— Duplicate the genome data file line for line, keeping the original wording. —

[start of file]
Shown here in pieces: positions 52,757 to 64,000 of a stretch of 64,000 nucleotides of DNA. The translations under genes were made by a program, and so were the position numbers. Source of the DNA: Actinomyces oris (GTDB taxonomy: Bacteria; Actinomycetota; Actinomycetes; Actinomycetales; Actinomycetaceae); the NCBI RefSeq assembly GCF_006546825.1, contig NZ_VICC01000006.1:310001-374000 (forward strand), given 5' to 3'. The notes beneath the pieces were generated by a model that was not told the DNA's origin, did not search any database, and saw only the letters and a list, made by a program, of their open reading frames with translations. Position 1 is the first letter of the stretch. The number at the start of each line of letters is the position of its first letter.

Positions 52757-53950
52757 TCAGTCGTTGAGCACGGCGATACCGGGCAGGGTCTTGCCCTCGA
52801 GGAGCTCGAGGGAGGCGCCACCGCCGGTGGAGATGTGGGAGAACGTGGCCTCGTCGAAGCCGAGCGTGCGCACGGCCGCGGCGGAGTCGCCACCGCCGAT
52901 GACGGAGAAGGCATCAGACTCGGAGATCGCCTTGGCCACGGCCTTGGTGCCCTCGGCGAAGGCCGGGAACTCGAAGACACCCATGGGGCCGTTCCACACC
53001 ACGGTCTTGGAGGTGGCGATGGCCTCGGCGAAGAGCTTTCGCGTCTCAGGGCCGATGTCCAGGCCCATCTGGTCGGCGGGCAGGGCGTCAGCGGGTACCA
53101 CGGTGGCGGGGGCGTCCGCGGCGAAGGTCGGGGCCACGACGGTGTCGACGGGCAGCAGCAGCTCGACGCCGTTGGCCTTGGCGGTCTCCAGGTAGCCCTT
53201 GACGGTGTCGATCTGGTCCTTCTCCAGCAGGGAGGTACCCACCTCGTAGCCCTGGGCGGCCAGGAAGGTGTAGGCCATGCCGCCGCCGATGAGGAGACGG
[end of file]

Shown here in pieces: positions 52,757 to 64,000 of a stretch of 64,000 nucleotides of DNA. The translations under genes were made by a program, and so were the position numbers. Source of the DNA: Actinomyces oris (GTDB taxonomy: Bacteria; Actinomycetota; Actinomycetes; Actinomycetales; Actinomycetaceae); the NCBI RefSeq assembly GCF_006546825.1, contig NZ_VICC01000006.1:310001-374000 (forward strand), given 5' to 3'. The notes beneath the pieces were generated by a model that was not told the DNA's origin, did not search any database, and saw only the letters and a list, made by a program, of their open reading frames with translations. Position 1 is the first letter of the stretch. The number at the start of each line of letters is the position of its first letter.

Positions 52757-53950
52757 TCAGTCGTTGAGCACGGCGATACCGGGCAGGGTCTTGCCCTCGA
52801 GGAGCTCGAGGGAGGCGCCACCGCCGGTGGAGATGTGGGAGAACGTGGCCTCGTCGAAGCCGAGCGTGCGCACGGCCGCGGCGGAGTCGCCACCGCCGAT
52901 GACGGAGAAGGCATCAGACTCGGAGATCGCCTTGGCCACGGCCTTGGTGCCCTCGGCGAAGGCCGGGAACTCGAAGACACCCATGGGGCCGTTCCACACC
53001 ACGGTCTTGGAGGTGGCGATGGCCTCGGCGAAGAGCTTTCGCGTCTCAGGGCCGATGTCCAGGCCCATCTGGTCGGCGGGCAGGGCGTCAGCGGGTACCA
53101 CGGTGGCGGGGGCGTCCGCGGCGAAGGTCGGGGCCACGACGGTGTCGACGGGCAGCAGCAGCTCGACGCCGTTGGCCTTGGCGGTCTCCAGGTAGCCCTT
53201 GACGGTGTCGATCTGGTCCTTCTCCAGCAGGGAGGTACCCACCTCGTAGCCCTGGGCGGCCAGGAAGGTGTAGGCCATGCCGCCGCCGATGAGGAGACGG